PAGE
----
The report, released late Tuesday, also disputes that there was a coup attempt in December 2013 by former Vice President Riek Machar. Government troops carried out organized killings of members of the ethnic Nuer in Juba, the capital, the report said. When violence broke out, Machar, a Nuer, became a rebel leader. He and Kiir, an ethnic Dinka, recently signed a peace agreement.

    The African Union investigators, led by former Nigerian President Olusegun Obasanjo, found that the conflict began on Dec. 15, 2013, as a skirmish broke out between Dinka and Nuer soldiers of the presidential guard following political tension between Kiir and Machar, who had been fired as Kiir's deputy the previous July.

    The report was scheduled for release months ago but its release was delayed by the African Union's Peace and Security Council.

    Hundreds of Nuer men were rounded up and shot, and mass graves were discovered. Perpetrators - described as government forces or their allies - allegedly tortured their victims, including by forcing them to jump in fires or eat human flesh, according to the report.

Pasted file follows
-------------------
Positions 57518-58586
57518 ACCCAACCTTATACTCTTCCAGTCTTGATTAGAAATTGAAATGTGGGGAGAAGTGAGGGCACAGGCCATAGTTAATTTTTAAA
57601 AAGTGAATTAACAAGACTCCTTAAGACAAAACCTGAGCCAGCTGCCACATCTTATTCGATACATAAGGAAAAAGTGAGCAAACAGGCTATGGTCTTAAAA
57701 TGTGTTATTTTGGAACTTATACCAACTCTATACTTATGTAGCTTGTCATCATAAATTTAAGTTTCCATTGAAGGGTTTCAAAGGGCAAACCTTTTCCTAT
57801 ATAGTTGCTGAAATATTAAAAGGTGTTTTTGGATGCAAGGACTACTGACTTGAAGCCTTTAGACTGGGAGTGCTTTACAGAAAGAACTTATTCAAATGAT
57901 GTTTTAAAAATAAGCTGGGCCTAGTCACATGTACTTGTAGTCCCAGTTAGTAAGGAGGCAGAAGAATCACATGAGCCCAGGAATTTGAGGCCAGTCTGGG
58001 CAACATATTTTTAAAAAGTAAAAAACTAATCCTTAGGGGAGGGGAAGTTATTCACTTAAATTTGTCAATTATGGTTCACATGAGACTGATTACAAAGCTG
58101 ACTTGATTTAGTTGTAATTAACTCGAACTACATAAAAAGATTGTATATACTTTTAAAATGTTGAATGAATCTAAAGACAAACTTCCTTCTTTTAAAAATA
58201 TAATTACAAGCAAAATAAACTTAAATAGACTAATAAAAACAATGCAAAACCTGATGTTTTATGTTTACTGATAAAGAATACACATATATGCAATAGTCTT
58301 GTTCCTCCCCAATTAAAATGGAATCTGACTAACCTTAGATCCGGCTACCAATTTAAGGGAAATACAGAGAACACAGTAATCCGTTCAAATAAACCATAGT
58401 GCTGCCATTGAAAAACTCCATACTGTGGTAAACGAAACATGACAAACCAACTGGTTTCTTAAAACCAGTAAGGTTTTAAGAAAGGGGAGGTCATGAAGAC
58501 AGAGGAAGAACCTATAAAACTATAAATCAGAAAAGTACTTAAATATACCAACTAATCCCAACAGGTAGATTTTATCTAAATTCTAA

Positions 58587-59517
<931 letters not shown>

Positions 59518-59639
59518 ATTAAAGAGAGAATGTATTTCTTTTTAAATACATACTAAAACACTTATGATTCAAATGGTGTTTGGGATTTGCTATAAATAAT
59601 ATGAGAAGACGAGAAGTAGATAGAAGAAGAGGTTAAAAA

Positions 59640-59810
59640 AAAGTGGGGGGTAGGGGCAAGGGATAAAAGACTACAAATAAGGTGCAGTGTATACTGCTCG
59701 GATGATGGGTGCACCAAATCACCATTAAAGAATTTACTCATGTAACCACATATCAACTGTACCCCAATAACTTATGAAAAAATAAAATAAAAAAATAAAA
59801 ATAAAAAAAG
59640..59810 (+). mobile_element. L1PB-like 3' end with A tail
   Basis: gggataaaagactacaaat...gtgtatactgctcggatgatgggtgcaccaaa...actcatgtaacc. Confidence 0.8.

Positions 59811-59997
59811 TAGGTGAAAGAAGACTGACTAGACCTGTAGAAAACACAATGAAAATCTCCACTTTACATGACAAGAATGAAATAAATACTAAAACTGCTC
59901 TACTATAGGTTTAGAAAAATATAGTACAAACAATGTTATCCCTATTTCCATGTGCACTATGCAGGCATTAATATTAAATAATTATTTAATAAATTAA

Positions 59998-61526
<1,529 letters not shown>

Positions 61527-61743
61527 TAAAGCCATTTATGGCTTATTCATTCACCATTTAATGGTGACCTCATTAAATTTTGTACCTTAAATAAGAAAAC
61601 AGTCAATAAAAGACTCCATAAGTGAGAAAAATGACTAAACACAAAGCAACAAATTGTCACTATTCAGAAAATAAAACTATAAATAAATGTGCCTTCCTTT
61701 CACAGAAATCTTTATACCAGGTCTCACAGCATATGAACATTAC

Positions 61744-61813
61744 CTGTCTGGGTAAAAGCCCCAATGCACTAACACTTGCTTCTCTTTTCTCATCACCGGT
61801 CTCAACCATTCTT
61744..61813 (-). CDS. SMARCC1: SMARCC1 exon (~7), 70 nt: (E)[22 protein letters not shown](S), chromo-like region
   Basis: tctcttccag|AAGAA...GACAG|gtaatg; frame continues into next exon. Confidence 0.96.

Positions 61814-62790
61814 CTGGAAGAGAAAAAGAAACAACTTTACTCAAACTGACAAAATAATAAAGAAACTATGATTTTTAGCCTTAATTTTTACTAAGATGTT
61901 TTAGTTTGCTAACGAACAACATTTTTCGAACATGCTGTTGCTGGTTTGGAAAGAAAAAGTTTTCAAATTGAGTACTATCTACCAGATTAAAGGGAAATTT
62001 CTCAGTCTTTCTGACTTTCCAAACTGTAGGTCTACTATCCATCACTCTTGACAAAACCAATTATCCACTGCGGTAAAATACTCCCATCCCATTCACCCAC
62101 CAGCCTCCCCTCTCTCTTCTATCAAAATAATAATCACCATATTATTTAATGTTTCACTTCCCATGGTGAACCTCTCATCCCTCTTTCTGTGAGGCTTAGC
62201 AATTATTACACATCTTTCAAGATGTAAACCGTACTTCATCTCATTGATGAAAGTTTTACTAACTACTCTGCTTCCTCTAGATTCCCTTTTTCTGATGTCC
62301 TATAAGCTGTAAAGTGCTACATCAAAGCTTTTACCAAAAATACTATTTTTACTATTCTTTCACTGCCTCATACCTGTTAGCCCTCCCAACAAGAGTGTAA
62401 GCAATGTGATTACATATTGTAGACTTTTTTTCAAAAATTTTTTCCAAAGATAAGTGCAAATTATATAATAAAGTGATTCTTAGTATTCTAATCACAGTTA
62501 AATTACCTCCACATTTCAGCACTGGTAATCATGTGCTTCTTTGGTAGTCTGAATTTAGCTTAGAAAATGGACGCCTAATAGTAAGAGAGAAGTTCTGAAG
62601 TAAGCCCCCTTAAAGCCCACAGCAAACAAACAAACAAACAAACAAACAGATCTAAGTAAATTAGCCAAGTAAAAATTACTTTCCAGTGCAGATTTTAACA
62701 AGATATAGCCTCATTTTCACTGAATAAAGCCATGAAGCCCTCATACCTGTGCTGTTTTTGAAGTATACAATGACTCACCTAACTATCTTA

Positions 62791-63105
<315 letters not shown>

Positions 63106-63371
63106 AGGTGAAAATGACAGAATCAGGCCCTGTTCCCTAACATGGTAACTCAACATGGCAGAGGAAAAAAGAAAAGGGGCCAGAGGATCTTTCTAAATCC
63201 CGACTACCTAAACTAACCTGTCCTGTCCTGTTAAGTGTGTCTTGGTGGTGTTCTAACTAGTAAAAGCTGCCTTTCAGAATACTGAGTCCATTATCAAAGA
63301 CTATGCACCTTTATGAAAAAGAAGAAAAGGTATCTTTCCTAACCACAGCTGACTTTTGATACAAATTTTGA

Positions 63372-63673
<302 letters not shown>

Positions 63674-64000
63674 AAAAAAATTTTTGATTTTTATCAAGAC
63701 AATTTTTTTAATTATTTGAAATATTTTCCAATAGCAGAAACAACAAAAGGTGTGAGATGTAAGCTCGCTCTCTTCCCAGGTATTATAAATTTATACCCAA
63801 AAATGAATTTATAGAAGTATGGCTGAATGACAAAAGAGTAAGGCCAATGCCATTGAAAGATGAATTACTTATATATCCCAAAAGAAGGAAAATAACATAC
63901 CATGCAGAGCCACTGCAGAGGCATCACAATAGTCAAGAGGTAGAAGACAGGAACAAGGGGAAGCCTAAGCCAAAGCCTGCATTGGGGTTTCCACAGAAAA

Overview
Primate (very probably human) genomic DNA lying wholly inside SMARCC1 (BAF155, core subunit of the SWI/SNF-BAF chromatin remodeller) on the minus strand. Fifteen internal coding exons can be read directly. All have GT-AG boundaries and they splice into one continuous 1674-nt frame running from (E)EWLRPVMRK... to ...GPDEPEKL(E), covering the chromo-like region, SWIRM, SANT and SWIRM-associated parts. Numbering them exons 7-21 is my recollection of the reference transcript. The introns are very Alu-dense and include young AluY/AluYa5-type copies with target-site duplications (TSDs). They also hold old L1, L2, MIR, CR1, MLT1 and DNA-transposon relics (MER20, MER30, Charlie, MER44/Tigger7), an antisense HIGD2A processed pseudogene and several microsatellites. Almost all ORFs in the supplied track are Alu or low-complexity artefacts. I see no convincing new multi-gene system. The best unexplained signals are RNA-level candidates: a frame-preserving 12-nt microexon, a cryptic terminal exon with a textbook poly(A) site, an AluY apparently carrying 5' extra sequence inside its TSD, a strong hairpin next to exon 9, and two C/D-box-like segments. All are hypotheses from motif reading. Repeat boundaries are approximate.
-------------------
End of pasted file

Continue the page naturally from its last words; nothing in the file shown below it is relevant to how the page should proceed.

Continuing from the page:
The killings were "an organized military operation that could not have been successful without concerted efforts from various actors in the military and government circles," the report said. "Roadblocks or checkpoints were established all around Juba and house to house searches were undertaken by security forces. During this operation male Nuers were targeted, identified, killed on the spot or gathered in one place and killed."